Working in a small unit in suburban Wellington, seventy-eight year old Sue Soo paints colourful, feel-good scenes of ballet dancers, animals, and flowers. Art historian Jill Trevelyan says Soo has created ‘an idyllic world where the sun is always shining and the girls and boys go out dancing all day’.
Soo began painting in 1981, following the death of her husband. She says, ‘When you paint you forget your loneliness. You can cry for the moon, but the moon won’t come down. You have to have something to do, then you forget yourself.’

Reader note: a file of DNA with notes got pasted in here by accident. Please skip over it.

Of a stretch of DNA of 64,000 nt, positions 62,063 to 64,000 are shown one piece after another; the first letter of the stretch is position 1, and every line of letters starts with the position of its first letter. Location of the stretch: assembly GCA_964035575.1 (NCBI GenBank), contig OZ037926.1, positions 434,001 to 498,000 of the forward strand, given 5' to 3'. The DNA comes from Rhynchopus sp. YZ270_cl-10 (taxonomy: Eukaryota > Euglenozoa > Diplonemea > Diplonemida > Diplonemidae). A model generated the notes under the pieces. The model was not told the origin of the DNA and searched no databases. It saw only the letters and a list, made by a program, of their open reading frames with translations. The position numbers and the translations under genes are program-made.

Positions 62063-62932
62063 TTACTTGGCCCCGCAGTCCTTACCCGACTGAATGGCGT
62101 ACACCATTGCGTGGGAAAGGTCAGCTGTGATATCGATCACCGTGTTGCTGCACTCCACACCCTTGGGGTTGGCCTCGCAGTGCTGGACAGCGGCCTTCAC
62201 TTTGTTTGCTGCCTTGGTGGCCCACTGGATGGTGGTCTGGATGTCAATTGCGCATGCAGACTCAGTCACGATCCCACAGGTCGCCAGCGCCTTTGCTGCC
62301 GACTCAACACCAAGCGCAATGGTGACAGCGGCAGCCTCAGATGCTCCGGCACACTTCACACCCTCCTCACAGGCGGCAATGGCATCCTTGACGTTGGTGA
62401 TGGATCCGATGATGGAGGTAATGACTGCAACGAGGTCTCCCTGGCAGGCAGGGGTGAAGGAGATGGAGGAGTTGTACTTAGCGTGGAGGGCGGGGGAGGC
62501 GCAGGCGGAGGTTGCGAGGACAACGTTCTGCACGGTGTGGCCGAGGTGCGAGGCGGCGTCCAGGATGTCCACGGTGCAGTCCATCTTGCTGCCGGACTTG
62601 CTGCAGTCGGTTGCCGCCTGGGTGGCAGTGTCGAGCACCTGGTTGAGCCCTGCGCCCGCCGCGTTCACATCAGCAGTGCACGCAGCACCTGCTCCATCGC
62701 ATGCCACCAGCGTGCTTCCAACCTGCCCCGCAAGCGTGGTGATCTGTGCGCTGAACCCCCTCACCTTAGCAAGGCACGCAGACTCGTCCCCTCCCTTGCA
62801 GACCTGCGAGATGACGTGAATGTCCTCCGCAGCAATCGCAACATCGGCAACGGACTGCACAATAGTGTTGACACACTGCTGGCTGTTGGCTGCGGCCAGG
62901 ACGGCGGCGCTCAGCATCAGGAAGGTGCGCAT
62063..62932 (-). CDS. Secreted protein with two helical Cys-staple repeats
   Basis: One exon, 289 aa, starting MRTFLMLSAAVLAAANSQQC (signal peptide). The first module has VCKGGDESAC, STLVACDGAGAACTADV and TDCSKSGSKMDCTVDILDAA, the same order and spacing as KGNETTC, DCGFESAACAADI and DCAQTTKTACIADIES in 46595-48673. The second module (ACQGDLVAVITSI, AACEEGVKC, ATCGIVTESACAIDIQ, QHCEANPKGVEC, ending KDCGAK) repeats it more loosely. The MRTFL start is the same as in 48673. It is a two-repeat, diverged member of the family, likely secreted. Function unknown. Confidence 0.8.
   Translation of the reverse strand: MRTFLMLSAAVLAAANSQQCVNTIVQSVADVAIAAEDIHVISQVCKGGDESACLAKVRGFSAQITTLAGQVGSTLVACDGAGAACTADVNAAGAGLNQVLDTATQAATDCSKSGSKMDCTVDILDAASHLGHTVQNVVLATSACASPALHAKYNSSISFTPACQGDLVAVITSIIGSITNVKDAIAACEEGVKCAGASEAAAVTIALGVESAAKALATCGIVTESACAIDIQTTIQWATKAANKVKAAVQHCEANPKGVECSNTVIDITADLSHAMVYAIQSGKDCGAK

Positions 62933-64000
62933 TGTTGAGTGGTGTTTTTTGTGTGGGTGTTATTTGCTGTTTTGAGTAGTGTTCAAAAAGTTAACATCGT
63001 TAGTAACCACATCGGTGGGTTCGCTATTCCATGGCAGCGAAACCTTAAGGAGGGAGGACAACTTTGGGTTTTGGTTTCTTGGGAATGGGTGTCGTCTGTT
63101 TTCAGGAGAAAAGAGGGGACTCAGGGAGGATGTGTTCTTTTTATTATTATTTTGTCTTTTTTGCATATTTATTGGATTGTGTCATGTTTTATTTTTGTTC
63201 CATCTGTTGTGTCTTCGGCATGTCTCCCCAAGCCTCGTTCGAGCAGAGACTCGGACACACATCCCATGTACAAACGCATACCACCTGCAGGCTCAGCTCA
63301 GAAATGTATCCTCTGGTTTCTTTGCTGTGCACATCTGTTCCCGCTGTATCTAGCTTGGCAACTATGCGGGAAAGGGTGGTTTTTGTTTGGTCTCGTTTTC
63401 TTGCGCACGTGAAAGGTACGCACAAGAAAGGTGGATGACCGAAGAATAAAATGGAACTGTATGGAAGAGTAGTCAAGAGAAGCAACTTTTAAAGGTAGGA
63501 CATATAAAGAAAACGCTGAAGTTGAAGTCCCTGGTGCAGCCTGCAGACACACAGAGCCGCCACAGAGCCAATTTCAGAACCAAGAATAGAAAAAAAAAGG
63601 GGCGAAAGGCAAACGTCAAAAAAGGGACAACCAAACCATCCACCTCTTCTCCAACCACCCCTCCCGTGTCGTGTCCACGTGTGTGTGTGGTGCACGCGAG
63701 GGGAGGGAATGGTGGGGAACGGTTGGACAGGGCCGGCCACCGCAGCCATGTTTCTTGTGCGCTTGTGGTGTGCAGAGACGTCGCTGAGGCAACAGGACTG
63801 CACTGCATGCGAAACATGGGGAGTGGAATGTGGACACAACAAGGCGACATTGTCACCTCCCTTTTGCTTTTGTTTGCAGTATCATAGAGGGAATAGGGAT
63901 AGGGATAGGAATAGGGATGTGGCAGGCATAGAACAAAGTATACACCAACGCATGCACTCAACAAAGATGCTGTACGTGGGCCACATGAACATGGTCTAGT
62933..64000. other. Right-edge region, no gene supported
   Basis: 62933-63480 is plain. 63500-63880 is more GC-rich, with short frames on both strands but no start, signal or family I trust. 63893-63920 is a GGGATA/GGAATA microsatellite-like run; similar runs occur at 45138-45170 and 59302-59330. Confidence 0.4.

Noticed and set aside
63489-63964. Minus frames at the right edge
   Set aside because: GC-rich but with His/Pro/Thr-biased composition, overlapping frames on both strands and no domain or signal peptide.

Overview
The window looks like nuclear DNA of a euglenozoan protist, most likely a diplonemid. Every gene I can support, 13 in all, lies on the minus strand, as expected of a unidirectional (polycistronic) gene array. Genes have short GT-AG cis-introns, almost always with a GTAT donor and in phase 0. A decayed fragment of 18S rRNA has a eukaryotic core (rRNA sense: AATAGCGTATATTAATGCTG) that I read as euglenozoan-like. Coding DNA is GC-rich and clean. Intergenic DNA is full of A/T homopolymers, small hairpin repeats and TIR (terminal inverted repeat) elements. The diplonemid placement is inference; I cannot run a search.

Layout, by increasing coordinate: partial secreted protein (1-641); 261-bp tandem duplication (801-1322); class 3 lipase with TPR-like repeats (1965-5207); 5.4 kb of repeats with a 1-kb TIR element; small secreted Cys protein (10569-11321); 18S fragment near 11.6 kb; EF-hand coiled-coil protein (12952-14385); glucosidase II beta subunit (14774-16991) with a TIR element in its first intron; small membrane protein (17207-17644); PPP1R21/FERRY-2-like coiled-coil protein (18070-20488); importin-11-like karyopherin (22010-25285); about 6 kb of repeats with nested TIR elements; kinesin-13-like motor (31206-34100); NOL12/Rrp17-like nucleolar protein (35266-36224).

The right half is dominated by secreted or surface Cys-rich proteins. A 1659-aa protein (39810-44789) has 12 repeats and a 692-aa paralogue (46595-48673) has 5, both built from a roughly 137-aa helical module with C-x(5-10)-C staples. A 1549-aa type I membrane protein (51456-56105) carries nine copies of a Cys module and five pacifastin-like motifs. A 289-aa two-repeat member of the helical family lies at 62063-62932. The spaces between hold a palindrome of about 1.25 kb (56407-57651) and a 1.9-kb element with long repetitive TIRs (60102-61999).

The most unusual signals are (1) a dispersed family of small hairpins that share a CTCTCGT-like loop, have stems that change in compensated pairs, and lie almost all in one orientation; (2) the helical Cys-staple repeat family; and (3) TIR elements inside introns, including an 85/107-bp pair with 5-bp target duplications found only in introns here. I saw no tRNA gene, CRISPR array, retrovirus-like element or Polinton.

Soo paints on canvas and card, cardboard boxes and rice sacks. While she goes through phases of painting different subjects, she always comes back to ballerinas.
When she is travelling, Trevelyan sends Soo postcards. Trevelyan says, ‘By the time I arrive home she’ll have painted a “copy” ready to show me … I recently sent a postcard of people punting down the Avon and Sue transformed the scene into a tropical landscape with Chinese pagodas on the riverbank.’